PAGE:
The crematorium went day and night without interruption. Smoke came out of it all the time and the camp stunk of burning human bones and flesh.

Glucksman saw babies stuffed into bags and soldiers swinging the bags against concrete walls, killing the babies.

“They were crying. Many times, I still hear them cry,” he said.

The gymnasium was silent at Glucksman told his story.

“Just monsters could do something I saw with my own eyes,” he said.

Memorial site at former Gross-Rosen camp

Here is some information on Gross-Rosen from Wikipedia, which mentions the Nacht und Nebel (night and fog) prisoners there:

[Gross Rosen] was set up in the summer of 1940 as a satellite camp to Sachsenhausen, and became an independent camp on May 1, 1941. Initially, work was carried out in the camp’s huge stone quarry, owned by the SS-Deutsche Erd- und Steinwerke GmbH (SS German Earth and Stone Works).
[…]
Gross-Rosen was known for its brutal treatment of NN (Nacht und Nebel) prisoners, especially in the stone quarry. The brutal treatment of the political and Jewish prisoners was not only due to the SS and criminal prisoners, but to a lesser extent also due to German civilians working in the stone quarry. In 1942, for political prisoners, the mean survival time was less than two months.
[…]
Some prisoners who were not able to work and not yet dying within a few days, were sent to Dachau in so-called invalid transports. One of these, Willem Lodewijk Harthoorn, an inmate from the end of April to mid-August 1942, wrote an account of his experiences, Verboden te sterven (in Dutch, meaning Forbidden to Die).

The 11 men who might have been sent to Gross-Rosen were part of the Englandspiel.  I had never heard of this until I received the e-mail asking me for any information I might have.  If any of the readers of this blog know anything about Englandspiel and the men being sent to Gross-Rosen, please respond in the comments.

4 Comments

  1. bsd
    Shavuah Tov! I know the request may sound impossible, but miracles do happen:
    I’m trying to find any clues about the family of a friend of mine who were in Dachau: a mother and her daughter (Gertrude) were sent from Hungary to Auschwitz, and then to Dachau. They survived and settled in Belgium. the daughter married after the war and had a child in 1954. As the Holocaust was a taboo subject, this child (my friend) does not know much and both the mother & the daughter died in the 70ties.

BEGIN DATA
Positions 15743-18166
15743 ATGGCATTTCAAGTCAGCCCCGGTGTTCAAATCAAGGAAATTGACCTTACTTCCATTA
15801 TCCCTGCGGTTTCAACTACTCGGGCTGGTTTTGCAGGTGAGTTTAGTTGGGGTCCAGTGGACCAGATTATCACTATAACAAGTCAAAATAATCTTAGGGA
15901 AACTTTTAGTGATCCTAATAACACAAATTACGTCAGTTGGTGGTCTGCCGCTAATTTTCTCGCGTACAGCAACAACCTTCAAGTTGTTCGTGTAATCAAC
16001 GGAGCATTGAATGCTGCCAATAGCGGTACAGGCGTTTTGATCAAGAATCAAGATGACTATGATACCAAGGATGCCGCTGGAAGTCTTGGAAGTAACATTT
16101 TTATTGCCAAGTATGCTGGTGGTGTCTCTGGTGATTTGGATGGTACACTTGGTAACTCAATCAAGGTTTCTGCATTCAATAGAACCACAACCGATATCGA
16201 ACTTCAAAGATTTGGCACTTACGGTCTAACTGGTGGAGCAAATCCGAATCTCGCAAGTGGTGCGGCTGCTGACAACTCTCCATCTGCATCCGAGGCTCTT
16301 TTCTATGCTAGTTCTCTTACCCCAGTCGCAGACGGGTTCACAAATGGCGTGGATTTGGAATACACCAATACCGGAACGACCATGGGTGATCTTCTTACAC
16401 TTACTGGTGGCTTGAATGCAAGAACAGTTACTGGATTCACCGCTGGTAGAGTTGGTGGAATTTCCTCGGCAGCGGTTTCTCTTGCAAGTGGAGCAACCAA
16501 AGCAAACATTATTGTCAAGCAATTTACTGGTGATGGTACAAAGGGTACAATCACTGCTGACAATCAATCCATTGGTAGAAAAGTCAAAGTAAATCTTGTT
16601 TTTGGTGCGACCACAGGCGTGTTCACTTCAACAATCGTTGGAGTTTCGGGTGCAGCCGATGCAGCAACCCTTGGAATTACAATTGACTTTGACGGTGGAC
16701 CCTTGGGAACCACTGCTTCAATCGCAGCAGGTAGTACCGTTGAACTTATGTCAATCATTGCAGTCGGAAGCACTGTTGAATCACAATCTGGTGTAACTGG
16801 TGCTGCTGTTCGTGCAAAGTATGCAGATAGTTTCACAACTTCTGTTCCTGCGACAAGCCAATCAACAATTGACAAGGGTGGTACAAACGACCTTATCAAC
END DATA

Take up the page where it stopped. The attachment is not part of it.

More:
So if someone of you know or remember such a family from Hungary or during their stay in one of the camps, please let me know!

    Comment by Hanna Lea — February 18, 2012 @ 11:46 am

  2. Why are people still believing the fairy tales about gassing’s at Dachau?

    Comment by Mic Filler — November 11, 2011 @ 2:01 pm

    • Because tour guides at the Dachau Memorial site tell visitors that the gas chamber was used. One tour guide even explains how the gassing was done. I blogged about this here:
      https://furtherglory.wordpress.com/2010/03/17/gordon-hogan-dachau-tour-guide/
      Numerous tourists blog about their visit to Dachau and repeat the information that they were told about the gas chamber being used. Numerous web sites tell about the gas chamber at Dachau being used. Denying that the gas chamber at Dachau was used will land you in prison in 14 countries — for five years.

      Comment by furtherglory — November 11, 2011 @ 5:01 pm

      • Are you sure about that? I’m not. Someone should try it. Because it’s in the literature that no gassings took place at Dachau, so a good case could be made.

        Comment by Skeptic — November 11, 2011 @ 7:43 pm